Mary, meanwhile, suffered from nervous breakdowns in the years after the case. However, she still found time to bring gifts to the McGee brothers while they were in prison. Then finally, seven years after being kidnapped, Mary was found dead in her bedroom after she had taken her life by shooting herself in the head. Her suicide note read:
My four kidnappers are probably the four people on earth who don't consider me an utter fool. You have your death penalty now - so - please - give them a chance. Mary.
Is the case of Bobbi Parker one of Stockholm syndrome? A judge who sentenced Bobbi to one year in prison, as well as Bobbi herself, would say that it isn't -- but for different reasons. The judge sentenced Bobbi to a year in prison after finding that Bobbi helped Randolph Franklin Dial escape from the Oklahoma State Reformatory to live with as her husband. Shockingly, Bobbi's original husband was the deputy warden at the prison. Bobbi, meanwhile, claimed that she had stayed with Dial out of fear rather than love after he had kidnapped her. However, many psychological experts believe that what happened to Bobbi was a classic case of a kidnapping victim falling in love with her captor.
The strange case involved Dial escaping from prison in 1994 and proceeding to live with Parker in a Texas mobile home for eleven years. Both Parker and Dial later claimed that he had bound Bobbi to keep her from escaping and even often beat her with a belt. However, the judge in Parker's case didn't believe the story after investigators found sex toys and love letters at the home the two stayed in. Nevertheless, Parker stuck to her claims even after serving half her sentence and being released. In fact, she chose to reunite with her original husband despite the fact that it was publicly known that she had helped nurse Dial back to health after a heart attack. Meanwhile, Dial, who died in 2007, always stuck to his story that he had kidnapped and bound Parker. In fact, he was once quoted as saying,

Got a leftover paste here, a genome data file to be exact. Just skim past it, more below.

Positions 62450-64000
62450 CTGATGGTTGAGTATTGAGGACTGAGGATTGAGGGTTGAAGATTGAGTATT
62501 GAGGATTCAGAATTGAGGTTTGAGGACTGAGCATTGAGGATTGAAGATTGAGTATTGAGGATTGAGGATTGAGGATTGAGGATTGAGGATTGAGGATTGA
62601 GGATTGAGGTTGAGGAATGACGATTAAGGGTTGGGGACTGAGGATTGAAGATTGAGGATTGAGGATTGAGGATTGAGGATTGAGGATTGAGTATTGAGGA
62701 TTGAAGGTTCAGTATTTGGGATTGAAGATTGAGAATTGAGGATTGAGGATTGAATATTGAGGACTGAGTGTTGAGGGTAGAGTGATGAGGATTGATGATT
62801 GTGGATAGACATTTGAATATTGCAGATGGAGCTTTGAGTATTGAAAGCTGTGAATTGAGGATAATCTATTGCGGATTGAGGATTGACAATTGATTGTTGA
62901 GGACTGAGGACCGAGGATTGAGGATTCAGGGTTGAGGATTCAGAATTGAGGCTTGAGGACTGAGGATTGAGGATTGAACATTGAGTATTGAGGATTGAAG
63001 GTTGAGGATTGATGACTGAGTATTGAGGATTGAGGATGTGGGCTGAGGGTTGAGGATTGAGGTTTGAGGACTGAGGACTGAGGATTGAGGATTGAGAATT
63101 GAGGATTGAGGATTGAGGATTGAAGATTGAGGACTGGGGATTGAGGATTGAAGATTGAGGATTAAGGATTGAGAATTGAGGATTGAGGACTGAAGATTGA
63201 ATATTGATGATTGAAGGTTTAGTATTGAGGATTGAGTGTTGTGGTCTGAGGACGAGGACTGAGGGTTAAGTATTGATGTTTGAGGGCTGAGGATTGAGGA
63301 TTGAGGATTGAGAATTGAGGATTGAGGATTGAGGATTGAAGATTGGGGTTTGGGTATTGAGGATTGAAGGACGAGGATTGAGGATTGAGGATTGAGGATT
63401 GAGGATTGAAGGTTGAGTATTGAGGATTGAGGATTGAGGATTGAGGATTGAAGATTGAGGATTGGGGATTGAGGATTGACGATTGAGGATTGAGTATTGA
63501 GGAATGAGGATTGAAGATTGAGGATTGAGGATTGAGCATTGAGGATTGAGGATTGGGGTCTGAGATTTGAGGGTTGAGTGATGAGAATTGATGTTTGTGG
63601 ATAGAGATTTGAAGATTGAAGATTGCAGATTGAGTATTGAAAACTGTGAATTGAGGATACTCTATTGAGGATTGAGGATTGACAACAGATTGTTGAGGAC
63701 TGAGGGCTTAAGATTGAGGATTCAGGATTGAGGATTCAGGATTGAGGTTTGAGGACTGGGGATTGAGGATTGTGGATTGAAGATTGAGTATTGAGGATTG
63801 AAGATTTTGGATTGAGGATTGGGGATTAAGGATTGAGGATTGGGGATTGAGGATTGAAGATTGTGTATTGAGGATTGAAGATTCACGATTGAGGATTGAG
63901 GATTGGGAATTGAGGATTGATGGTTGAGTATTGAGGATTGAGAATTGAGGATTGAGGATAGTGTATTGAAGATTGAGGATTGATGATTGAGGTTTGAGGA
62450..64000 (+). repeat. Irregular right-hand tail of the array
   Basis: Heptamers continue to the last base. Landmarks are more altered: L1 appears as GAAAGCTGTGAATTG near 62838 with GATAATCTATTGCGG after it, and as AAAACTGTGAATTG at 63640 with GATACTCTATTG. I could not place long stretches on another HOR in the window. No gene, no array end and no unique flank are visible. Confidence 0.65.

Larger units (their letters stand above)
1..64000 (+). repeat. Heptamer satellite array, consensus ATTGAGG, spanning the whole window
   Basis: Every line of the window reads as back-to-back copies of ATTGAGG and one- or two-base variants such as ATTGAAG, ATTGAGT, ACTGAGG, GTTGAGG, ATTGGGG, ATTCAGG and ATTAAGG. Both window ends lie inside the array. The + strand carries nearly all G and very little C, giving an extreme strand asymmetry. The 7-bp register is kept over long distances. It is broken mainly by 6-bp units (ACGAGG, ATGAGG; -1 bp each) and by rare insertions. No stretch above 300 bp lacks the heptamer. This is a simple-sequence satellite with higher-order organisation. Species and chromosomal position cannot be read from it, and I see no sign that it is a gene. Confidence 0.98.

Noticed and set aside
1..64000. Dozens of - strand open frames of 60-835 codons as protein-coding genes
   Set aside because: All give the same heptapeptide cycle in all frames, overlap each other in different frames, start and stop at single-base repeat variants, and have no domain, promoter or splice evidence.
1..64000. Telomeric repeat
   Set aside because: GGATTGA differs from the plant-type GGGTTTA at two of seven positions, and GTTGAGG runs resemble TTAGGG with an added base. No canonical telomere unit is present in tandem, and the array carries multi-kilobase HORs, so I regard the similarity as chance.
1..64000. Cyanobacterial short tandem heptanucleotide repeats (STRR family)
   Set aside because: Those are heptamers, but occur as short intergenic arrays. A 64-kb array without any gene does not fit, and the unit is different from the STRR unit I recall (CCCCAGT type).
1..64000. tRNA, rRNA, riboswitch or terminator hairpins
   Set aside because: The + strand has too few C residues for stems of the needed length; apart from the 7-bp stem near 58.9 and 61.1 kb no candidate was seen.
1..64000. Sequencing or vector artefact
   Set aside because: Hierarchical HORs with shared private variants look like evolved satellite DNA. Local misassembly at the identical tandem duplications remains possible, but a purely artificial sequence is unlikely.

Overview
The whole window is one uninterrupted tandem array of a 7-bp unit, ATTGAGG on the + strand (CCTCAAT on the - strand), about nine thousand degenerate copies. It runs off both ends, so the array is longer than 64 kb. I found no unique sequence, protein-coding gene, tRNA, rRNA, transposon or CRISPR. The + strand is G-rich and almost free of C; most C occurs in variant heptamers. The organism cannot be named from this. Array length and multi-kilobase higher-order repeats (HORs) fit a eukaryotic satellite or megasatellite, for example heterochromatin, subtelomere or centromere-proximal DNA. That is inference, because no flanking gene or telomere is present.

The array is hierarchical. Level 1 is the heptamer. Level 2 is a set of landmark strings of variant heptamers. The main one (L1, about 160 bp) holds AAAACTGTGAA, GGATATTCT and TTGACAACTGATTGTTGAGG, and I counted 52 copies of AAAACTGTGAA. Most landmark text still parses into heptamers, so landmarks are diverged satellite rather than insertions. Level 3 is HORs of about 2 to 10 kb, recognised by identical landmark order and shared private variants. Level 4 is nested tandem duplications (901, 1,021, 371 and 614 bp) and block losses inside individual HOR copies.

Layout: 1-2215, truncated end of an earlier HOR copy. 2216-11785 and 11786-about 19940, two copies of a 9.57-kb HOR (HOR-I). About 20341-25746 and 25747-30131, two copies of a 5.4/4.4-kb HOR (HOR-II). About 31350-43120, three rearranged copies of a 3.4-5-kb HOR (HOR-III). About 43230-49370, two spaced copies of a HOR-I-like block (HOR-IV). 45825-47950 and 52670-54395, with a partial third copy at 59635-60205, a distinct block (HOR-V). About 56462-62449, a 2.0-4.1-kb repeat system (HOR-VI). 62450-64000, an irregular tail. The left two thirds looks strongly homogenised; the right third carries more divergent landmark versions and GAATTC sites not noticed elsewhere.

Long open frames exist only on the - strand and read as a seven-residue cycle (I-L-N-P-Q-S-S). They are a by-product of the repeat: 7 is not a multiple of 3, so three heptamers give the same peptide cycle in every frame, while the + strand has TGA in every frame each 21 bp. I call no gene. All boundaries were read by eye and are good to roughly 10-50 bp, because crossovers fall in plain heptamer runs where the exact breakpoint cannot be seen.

I'll do anything see her [Parker] in the clear of all of this. Who cares how many years I get? With my life sentence, who's counting? Not me.
The granddaughter of the late publishing giant William Randolph Hearst, 19-year-old Patricia, was kidnapped from her apartment by a left-wing urban guerrilla group, the Symbionese Liberation Army (SLA), in 1974. The SLA demanded that the Hearst family distribute $70 worth of food to each needy Californian, which would have cost the family $400 million. In response, Mr. Hearst donated $6 million worth of food to the impoverished in the Bay Area, but the SLA refused to release Patricia since they claimed the donated food was of poor quality. Surprisingly, Patricia was documented to have commented that her father could have done better. Even more shockingly, two months after Patricia was kidnapped, she was photographed with a gun while she helped the SLA rob the Hibernia Bank in San Francisco. She also gave herself the pseudonym "Tania" and claimed that she had taken up the cause of the SLA.
In 1975, Patricia was arrested by the FBI. As she was being booked in jail, she listed her occupation as "Urban Guerilla". She further requested her attorney to relay the following statement: "Tell everyone that I'm smiling, that I feel free and strong and I send my greetings and love to all the sisters and brothers out there."
In 1976, Patricia was convicted of bank robbery and sentenced to 35 years imprisonment, but President Jimmy Carter commuted her sentence to two years. In 2001, President Bill Clinton granted Patricia a full pardon.